EAST GREENWICH, R.I. (WPRI) — An investigation is underway after a high school student was struck and killed by an Amtrak train in East Greenwich over the weekend.
East Greenwich Police said the 16-year-old girl died on the elevated tracks near King Street at about 2:30 p.m. Sunday, but declined to comment on the circumstances that led to the incident.
Neighbors said the girl was walking on the tracks with her sister before she was hit.
“I’m sorry for the girl’s family. I couldn’t imagine what they’re going through and all their friends,” said Daniel Raposa of East Greenwich.
“My sister-in-law was the first one on scene when it happened and she was over in the parking lot and she saw the other girl’s sister,” Raposa continued. “I’m glad my sister-in-law was there to pray. They both dropped to their knees and started praying. ”
The teen attended West Warwick High School, Superintendent Karen Tarasevich confirmed on Monday.
The school, with assistance from West Warwick Police and the Kent Center, will offer counseling support for students. The principal sent a phone message out to parents Monday morning.
“Everyone was really emotional and crying and some people were trying not to cry, but they just did,” said Asia Johnson, a friend of the victim.
According to Amtrak Police, the Northeast Regional train was heading from Boston to Washington D.C. with 378 people on board.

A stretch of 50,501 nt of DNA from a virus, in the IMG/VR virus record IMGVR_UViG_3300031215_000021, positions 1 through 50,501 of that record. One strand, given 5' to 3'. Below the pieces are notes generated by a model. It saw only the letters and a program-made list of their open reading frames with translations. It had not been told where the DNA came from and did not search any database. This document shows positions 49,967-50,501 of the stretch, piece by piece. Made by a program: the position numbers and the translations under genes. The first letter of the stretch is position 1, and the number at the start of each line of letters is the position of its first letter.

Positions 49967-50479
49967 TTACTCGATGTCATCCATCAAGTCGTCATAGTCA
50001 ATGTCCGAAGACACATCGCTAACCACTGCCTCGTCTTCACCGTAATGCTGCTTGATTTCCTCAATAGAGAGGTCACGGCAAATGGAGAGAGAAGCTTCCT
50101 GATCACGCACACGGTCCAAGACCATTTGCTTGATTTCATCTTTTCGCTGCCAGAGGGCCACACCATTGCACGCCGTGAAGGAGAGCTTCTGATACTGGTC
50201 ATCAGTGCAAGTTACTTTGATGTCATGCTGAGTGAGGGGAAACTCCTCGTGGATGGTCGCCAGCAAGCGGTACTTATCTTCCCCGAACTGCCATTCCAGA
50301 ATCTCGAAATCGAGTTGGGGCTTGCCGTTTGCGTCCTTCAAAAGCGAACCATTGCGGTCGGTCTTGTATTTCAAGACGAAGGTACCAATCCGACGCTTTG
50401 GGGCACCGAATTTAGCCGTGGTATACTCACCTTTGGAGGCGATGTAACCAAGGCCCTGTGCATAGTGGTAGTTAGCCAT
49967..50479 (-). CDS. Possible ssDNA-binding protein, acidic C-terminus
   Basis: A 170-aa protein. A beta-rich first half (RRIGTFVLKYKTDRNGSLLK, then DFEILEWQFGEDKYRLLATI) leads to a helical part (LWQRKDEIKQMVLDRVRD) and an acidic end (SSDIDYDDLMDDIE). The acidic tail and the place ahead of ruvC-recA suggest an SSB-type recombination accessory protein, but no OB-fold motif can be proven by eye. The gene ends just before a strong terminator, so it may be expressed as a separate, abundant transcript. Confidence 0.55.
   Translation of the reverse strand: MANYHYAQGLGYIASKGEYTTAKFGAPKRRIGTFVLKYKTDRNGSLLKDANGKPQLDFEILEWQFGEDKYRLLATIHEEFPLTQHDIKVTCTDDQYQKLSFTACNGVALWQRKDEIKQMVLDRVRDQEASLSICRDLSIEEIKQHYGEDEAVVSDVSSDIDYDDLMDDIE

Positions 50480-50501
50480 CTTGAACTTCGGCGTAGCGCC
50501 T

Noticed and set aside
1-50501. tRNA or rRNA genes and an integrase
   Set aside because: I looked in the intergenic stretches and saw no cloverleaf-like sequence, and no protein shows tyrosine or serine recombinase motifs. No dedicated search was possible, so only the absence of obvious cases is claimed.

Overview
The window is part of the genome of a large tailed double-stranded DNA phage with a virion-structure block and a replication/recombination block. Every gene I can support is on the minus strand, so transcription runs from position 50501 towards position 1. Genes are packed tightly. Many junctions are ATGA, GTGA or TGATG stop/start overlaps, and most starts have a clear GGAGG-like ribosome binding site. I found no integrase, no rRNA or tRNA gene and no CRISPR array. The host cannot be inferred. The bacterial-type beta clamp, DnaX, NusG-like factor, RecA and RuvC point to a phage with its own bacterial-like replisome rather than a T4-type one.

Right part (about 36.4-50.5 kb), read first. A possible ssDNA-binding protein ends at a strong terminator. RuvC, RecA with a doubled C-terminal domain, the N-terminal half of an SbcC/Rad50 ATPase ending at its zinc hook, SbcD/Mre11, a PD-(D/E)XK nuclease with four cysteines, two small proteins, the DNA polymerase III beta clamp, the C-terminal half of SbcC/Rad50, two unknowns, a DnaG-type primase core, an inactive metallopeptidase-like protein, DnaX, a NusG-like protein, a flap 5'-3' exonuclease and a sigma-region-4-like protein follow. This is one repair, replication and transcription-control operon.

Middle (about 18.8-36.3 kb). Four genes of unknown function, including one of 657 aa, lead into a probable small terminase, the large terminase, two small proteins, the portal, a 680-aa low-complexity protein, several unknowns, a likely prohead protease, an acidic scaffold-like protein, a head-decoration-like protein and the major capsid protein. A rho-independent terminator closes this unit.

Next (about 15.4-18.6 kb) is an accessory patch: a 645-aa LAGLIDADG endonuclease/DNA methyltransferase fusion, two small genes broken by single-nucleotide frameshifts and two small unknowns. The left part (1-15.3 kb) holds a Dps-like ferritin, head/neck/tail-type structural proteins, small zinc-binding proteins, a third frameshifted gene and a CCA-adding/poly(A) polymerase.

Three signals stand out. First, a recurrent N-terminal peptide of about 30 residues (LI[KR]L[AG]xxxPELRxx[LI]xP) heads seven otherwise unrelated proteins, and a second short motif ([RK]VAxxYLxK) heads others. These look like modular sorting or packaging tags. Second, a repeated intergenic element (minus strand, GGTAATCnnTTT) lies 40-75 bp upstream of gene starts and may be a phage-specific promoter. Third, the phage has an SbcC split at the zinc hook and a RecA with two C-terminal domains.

Amtrak spokesperson Mike Tolbert said the train tops out at 125 miles per hour and it takes several miles to stop if the engineer sees a person on the tracks.
To access the tracks at that location, one must climb a hill and proceed through a gate, which neighbors said was unlocked.
A similar incident happened at the same spot less than a year ago. A 26-year-old was killed after being struck while walking on the tracks.
“Why is there a gate? Why isn’t it locked?” asked Norma Harris, who lives nearby. “Was it locked at one time, or did somebody cut the lock?”
Four people have been killed by trains in Rhode Island in the past five years, according to the Federal Railroad Administration.
Amtrak officials continue to urge people to stay off the tracks at all times.
“Everybody should learn from it and the kids should stay off the damn tracks,” added Raposa. “I always said there wasn’t very good fences and there are a thousand ways to access the tracks.”